Conrad Punta de Mita in Higuera Blanca, Riviera Nayarit, Mexico
At the new Conrad Punta de Mita - a 324-room hotel located in Litibu on the Riviera Nayarit - our design team conducted intensive research to understand the history, art, culture, including rituals and customs of the region before beginning to craft the story. Honoring Huichol religious symbolism, tradition, and decorative art became an integral part of the creative design process.
Accentuated by lush tropical vegetation, open corridors and contemporary and coastal decor, the resort's nature-centric design enhances wellness and reflects a core belief of the Huichol that transformation and personal development occur through connection to nature. Regionally sourced stone and a muted color palette allow the landscape and natural environment to shine, blending seamlessly with white contemporary architecture that showcases rather than overtakes the natural beauty of the landscape.
History presented itself in an unpredictable way and informed a design approach sensitive to the surroundings at the AMARA Hotel in Cyprus. All hotel rooms, nine apartments, and 14 villas were carefully planned and designed to have access to a sea view, and tactile experiences. Indigenous building materials, and vegetation were incorporated throughout the resort to bring the region and its history to life for guests.
Our team drew inspiration from Mediterranean style, scaling, and traditional proportions to create a timeless, yet contemporary resort, and to our surprise, when excavating and clearing the area for construction, remnants were uncovered, including a 50-foot section of an ancient wall and spring well. The relics were encapsulated and preserved, creating a unique design feature in the spa, and authentically connecting guests to the hotel.
The roots and romance of the site - located on the historic Greek settlement of Amathus, one of the ancient royal cities of Cyprus dating back to four centuries BC - inspired the AMARA as a site-sensitive hotel recalling a historic time and place. In rebuilding Ojai's non-profit Baptiste Sanctuary after devastating wildfire damage, we sought to recall a dream first realized by Baron Baptiste's parents, Walt and Magna Baptiste, who wanted to use the healing power of Baptiste Yoga to bring about social change through personal transformation.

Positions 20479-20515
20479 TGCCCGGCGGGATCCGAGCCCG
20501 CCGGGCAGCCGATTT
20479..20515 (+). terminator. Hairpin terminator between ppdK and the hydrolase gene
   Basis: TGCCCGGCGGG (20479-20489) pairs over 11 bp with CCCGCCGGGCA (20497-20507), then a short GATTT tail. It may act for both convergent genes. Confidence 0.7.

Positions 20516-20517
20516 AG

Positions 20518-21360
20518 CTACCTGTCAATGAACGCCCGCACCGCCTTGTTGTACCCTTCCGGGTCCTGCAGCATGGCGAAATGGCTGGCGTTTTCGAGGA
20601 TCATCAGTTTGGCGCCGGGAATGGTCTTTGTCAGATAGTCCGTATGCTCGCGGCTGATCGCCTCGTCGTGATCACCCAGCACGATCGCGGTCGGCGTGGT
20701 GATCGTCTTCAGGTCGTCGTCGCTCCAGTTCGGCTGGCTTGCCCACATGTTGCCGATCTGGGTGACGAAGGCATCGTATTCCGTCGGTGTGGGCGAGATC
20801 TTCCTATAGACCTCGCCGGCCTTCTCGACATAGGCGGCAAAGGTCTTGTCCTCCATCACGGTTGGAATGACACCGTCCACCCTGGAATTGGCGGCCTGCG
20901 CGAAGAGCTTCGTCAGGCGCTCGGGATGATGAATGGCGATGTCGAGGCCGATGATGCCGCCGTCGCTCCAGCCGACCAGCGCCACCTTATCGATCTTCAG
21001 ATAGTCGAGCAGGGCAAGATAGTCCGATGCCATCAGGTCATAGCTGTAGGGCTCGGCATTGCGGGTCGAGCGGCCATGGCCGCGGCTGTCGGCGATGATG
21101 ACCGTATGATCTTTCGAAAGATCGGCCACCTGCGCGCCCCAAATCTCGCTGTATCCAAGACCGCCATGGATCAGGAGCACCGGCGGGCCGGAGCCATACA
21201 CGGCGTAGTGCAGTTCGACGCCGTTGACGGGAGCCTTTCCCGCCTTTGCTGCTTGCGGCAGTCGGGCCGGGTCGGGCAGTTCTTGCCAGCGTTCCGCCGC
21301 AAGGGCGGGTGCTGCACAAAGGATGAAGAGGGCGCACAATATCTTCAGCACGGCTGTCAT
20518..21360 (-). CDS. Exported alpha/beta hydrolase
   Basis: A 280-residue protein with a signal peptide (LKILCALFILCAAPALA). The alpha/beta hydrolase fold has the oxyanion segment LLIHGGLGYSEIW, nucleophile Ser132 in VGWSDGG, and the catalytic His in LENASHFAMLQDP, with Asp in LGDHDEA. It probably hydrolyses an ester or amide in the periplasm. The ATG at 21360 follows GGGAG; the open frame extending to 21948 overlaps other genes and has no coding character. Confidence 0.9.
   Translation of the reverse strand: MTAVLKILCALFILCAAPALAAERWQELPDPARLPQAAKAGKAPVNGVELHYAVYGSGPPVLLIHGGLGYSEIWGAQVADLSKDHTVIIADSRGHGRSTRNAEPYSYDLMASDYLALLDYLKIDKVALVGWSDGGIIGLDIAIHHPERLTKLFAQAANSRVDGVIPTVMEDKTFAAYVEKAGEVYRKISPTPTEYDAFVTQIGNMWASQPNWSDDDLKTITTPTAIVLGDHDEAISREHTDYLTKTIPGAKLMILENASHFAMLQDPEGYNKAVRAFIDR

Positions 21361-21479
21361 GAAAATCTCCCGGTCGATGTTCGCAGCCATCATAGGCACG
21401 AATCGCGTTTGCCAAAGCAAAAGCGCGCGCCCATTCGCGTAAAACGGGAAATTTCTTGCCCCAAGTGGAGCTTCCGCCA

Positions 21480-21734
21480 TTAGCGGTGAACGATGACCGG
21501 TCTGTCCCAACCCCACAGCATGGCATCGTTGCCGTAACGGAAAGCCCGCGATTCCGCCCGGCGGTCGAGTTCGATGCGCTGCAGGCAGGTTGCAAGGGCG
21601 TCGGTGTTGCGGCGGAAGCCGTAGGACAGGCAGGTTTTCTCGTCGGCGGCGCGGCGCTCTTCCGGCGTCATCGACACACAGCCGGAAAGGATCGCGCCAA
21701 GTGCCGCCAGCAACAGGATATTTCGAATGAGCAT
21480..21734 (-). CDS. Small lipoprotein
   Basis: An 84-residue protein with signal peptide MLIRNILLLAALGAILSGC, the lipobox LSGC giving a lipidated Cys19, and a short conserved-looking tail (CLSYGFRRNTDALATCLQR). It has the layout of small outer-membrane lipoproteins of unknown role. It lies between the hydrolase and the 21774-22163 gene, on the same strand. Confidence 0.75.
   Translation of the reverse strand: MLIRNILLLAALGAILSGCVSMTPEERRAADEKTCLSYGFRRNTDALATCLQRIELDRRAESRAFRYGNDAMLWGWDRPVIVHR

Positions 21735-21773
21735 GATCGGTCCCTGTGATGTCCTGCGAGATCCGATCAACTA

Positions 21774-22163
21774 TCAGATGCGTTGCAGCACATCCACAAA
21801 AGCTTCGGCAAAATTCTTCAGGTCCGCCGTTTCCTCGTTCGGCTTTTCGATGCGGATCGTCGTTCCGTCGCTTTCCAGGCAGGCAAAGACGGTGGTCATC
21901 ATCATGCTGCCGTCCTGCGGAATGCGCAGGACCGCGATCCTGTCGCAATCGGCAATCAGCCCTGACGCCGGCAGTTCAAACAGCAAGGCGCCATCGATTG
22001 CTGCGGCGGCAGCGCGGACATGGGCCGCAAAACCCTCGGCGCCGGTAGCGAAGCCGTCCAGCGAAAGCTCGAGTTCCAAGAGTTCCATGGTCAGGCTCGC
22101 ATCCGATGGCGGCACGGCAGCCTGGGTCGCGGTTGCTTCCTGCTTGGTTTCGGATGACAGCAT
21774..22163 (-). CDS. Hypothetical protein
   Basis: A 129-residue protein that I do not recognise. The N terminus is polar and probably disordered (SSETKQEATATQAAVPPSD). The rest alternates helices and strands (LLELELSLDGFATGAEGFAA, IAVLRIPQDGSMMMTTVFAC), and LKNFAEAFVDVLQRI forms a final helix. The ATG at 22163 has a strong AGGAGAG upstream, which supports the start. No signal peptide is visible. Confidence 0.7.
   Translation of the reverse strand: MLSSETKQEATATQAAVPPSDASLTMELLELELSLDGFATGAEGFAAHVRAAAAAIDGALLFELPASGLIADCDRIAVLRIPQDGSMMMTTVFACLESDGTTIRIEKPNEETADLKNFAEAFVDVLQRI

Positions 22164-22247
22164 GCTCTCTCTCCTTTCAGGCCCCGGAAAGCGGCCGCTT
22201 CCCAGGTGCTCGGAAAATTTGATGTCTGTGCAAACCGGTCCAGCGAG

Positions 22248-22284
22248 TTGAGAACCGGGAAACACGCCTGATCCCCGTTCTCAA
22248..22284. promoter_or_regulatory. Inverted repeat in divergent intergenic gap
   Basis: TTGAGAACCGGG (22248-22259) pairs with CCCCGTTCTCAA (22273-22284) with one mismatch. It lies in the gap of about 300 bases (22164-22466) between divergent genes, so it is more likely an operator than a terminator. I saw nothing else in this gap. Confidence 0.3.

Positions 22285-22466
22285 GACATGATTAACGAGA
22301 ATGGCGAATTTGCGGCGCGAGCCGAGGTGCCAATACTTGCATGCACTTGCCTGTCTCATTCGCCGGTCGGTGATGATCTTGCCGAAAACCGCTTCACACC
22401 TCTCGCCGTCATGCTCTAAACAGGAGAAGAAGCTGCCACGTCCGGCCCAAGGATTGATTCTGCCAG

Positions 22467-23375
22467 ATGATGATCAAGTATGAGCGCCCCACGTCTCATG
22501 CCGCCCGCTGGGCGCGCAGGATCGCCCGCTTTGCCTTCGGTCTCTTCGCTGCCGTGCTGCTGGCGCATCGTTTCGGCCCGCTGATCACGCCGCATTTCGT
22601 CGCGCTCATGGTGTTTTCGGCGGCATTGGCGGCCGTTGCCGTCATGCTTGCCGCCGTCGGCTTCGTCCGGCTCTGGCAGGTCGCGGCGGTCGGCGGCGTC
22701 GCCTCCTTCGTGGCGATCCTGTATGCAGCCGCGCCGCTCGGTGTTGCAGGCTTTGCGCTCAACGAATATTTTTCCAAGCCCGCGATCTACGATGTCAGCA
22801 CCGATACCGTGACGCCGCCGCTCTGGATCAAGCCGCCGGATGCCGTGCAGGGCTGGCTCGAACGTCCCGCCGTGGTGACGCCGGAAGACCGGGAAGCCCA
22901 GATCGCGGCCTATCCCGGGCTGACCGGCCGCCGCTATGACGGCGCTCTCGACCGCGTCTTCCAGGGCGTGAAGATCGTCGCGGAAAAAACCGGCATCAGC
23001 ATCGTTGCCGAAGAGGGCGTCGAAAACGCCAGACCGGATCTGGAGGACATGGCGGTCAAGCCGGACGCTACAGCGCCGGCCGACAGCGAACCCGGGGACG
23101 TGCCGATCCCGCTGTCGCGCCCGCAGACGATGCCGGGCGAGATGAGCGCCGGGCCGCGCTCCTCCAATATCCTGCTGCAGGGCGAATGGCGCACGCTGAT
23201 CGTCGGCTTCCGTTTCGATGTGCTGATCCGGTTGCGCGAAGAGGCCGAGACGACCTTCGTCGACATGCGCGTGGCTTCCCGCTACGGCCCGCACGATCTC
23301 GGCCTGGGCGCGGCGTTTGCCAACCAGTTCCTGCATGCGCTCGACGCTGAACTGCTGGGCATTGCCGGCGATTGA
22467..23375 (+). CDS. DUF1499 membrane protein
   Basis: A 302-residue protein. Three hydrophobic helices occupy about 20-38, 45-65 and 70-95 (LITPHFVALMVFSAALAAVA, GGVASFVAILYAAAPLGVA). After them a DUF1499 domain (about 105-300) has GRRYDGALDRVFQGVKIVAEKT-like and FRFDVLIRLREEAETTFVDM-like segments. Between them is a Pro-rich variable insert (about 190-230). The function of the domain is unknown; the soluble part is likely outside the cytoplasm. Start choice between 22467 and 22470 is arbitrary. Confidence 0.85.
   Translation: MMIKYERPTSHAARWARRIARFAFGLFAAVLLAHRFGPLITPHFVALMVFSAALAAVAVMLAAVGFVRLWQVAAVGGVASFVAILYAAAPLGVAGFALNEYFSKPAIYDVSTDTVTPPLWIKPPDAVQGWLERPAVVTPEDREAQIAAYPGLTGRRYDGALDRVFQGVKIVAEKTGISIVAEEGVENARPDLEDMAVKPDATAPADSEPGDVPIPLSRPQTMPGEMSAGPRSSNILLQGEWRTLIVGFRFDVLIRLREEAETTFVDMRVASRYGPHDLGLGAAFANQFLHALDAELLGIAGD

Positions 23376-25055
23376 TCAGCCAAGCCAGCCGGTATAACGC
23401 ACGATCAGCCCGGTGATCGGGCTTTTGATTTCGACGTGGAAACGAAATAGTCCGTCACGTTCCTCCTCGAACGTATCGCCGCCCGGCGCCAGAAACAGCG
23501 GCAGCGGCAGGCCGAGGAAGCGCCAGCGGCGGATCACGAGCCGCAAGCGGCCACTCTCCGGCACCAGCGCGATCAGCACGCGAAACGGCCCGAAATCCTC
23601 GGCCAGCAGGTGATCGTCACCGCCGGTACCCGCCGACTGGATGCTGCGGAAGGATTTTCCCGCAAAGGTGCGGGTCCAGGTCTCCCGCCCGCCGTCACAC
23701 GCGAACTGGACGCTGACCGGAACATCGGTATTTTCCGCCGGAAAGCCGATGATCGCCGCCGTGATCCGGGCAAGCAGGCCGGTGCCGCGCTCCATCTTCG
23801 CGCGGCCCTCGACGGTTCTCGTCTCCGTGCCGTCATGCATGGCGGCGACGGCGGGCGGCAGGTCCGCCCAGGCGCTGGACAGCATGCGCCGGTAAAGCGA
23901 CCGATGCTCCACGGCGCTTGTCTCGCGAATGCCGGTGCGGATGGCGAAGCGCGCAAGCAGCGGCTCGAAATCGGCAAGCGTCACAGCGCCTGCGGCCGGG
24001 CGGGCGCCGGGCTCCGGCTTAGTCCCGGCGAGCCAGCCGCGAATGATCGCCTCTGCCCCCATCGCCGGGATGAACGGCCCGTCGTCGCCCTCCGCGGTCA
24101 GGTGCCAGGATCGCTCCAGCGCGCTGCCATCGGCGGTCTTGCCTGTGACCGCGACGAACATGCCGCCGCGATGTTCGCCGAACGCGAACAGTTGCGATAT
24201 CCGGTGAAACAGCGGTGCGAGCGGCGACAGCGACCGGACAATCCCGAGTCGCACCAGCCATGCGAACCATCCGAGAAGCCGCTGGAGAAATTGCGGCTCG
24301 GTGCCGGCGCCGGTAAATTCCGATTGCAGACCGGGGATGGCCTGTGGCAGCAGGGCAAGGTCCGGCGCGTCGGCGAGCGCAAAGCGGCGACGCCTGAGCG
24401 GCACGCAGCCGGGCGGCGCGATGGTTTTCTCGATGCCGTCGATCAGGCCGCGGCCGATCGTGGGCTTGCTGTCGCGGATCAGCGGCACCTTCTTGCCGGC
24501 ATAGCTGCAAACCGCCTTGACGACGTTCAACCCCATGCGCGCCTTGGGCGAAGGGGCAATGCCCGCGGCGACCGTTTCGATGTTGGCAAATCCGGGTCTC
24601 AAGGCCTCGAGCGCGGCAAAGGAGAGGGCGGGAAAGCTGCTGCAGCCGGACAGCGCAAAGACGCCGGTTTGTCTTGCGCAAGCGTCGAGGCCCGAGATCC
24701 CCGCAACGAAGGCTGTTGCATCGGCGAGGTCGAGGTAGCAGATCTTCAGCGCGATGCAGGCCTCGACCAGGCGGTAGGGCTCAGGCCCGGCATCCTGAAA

Replacing the site's previous infrastructure, which was largely destroyed by catastrophic wildfires in December 2017, we designed the new yoga and meditation center as a nurturing and enriching setting that reflects the simplicity and untouched beauty of nature. The structures tread lightly on the land, while providing a defense and resilience against any future natural disasters that may occur. Nestled near a swimming pool, natural creek, and geothermal soaking pools fed by Wheeler Hot Springs, the experience in and around the site is shaped by the sights and sounds of nature.
Similarly, in urban environments, designing empathetically is often a balancing act between the past and present, or drawing upon a long tradition or legacy while creating visual expressions that resonate with an evolving neighborhood. At The Mandarin Oriental Hotel and Residences, we sought to express both the history of Boca Raton, synonymous with Addison Mizner's visionary prowess, and its vision for the future.
It was imperative to convey the sense of sophistication and discovery inherent in the Mandarin Oriental brand, whilst authentically integrating into the area. In homage to Mizner, the mixed-use destination is designed in a transitional modern Mediterranean style. The richly layered architecture references the Mizner legacy at eye level and as the levels of the project progress upward, the architecture steps back and moves toward the contemporary, in a visual expression of Boca Raton's evolution.
Lessons in Empathetic Design from the Spa and Wellness Space